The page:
By Esme Murphy, WCCO-TV

MINNEAPOLIS (WCCO/AP) — A former Minnesota nurse convicted of aiding two suicides over the Internet was sentenced to 360 days in jail Wednesday.

William Melchert-Dinkel, 48, was convicted in March of two counts of aiding suicide in the deaths of an English man and a Canadian woman.

Melchert-Dinkel will serve 320 days consecutively. The other 40 days will be served over the next 10 years on the anniversaries of the deaths. Judge Thomas Neuville said Melchert-Dinkel will serve two days for each victim for the next 10 years.

The judge’s sentence was far less than the maximum 15 years Melchert-Dinkel could have gotten on each count.

If Melchert-Dinkel violates conditions of his probation, which includes on access to the Internet and undergoing therapy, he could serve up to six years in prison.

Those in the courtroom said it was a very emotional sentencing with the mother of one of the victim’s making an appeal for the harshest possible sentence.

Deborah Chevalier is the mother of 18-year-old Nadia Kajouji, who killed herself in 2008 after talking with Melchert-Dinkel online.

In court, Chevalier told a Rice County judge that she’ll never see her daughter become a lawyer, a wife or a mother. She said when Nadia died “the best parts of me died with her.”

“He didn’t get away with it like he thought he would and I think that’s fantastic and for that part of it I appreciate it and am very happy,” Chevalier said after the sentencing.

Chevalier also said she would have liked to see a longer sentence but is greatful that Minnesota was willing to prosecute the case.

Kajouji’s father, Mohamed Kajouji, said Melchert-Dinkel is a monster. He says his daughter was intelligent and just needed help.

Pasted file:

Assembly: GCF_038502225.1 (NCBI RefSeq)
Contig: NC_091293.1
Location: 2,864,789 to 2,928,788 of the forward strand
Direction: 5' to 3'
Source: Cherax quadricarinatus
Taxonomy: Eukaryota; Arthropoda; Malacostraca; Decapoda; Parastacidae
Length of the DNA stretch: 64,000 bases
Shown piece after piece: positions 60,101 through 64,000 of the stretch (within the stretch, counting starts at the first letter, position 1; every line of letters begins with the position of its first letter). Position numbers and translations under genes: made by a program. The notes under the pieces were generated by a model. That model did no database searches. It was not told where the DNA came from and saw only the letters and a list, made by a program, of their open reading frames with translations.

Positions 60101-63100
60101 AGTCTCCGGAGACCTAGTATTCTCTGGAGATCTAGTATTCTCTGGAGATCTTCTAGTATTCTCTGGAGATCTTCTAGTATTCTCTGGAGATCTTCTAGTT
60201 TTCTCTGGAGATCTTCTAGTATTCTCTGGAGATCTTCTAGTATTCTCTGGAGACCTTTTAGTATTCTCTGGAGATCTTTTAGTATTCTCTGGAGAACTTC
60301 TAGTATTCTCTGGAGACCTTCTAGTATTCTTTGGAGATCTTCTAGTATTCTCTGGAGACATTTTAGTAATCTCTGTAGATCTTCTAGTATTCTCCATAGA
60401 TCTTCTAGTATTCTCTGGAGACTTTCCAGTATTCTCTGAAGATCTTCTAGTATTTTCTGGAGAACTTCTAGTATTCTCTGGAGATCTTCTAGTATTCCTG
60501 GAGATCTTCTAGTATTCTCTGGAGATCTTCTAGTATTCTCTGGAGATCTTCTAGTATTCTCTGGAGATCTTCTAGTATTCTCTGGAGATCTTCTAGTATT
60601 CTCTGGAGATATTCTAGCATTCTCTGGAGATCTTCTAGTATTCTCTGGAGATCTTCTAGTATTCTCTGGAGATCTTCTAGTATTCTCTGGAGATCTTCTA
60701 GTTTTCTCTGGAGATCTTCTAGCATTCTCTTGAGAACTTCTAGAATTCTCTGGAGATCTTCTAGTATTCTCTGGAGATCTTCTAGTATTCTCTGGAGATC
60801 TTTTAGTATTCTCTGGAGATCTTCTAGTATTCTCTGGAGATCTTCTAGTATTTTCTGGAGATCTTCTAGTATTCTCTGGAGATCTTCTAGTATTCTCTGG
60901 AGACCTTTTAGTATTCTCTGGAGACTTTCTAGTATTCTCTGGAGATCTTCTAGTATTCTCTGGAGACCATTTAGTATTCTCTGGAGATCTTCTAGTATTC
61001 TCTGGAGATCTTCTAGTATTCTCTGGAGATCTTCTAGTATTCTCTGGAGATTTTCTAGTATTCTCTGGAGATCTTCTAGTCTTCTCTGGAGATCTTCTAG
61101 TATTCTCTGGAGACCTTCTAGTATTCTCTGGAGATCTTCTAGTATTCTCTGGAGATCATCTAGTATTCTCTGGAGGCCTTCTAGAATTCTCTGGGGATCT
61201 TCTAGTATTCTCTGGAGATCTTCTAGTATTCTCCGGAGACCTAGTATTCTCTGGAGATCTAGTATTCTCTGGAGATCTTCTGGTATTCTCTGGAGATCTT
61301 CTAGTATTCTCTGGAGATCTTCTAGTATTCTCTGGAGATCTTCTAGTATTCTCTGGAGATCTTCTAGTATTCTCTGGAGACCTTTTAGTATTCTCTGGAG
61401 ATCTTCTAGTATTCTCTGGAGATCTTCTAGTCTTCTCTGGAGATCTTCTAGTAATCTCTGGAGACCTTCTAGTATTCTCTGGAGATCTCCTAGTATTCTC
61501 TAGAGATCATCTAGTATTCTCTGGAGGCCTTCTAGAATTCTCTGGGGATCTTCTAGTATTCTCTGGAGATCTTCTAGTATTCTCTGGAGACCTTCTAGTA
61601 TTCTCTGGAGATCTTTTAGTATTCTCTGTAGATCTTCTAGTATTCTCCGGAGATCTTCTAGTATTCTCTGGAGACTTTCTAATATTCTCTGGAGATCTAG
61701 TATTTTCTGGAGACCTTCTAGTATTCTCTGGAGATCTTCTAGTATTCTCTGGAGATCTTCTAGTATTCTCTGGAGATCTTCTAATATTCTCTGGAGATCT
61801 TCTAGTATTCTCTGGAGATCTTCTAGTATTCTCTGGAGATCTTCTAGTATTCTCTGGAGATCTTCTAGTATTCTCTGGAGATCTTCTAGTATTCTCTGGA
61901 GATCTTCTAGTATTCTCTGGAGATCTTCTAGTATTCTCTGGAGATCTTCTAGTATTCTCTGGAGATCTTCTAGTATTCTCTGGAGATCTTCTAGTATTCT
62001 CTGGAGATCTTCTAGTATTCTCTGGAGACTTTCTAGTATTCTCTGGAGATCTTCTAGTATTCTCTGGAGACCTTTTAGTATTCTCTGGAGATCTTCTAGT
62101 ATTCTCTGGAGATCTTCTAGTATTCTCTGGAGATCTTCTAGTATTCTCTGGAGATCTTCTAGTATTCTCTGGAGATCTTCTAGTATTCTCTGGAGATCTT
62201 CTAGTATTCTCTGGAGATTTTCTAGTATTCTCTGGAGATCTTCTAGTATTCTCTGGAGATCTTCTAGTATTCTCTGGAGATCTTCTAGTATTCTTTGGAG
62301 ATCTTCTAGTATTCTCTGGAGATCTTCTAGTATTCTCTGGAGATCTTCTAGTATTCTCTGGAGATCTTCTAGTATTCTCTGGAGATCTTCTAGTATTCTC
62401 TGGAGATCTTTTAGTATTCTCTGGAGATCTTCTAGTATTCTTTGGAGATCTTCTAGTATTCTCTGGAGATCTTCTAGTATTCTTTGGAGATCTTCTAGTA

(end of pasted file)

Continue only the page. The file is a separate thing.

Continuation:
Melchert-Dinkel was also ordered to pay Nadia’s family $30,000 in restitution.

Melchert-Dinkel’s lawyer said he’s definitely going to appeal. His lawyer maintains that what Melchert-Dinkel did isn’t legally wrong, though could be considered morally wrong and is protected under free speech.

“There is very clear case law, very clear decisions in regards to the first ammendment and freedom of speech and we’re going to have to see where the courts fall on this,” said Terry Watkins, Melchert-Dinkel’s lawyer.

Prosecutors say Melchert-Dinkel was obsessed with suicide and hanging and sought out potential victims online. They say he posed as a suicidal female nurse to win his victims’ trust, then entered false suicide pacts and offered detailed instructions on how people could take their own lives.

Court documents say Melchert-Dinkel, a former nurse from the southern Minnesota town of Faribault, told police he did it for the “thrill of the chase.” He acknowledged participating in online chats about suicide with up to 20 people and entering into fake suicide pacts with about 10 people, five of whom he believed killed themselves.

“I hope this case stands as a warning to other predators on the internet who advise, aides or encourages suicide that they will be held accountable,” said Rice County Attorney Paul Beaumaster.

Melchert-Dinkel declined a jury trial, leaving the judge to decide whether he was guilty. He was convicted in the death of Mark Drybrough, 32, of Coventry, England, who hanged himself in 2005; and in the death of Nadia Kajouji, 18, of Brampton, Ontario, who jumped into a frozen river in 2008.

(TM and © Copyright 2011 CBS Radio Inc. and its relevant subsidiaries. CBS RADIO and EYE Logo TM and Copyright 2011 CBS Broadcasting Inc. Used under license. All Rights Reserved. This material may not be published, broadcast, rewritten, or redistributed. The Associated Press contributed to this report.)

Comments (15)
  1. Brandon says: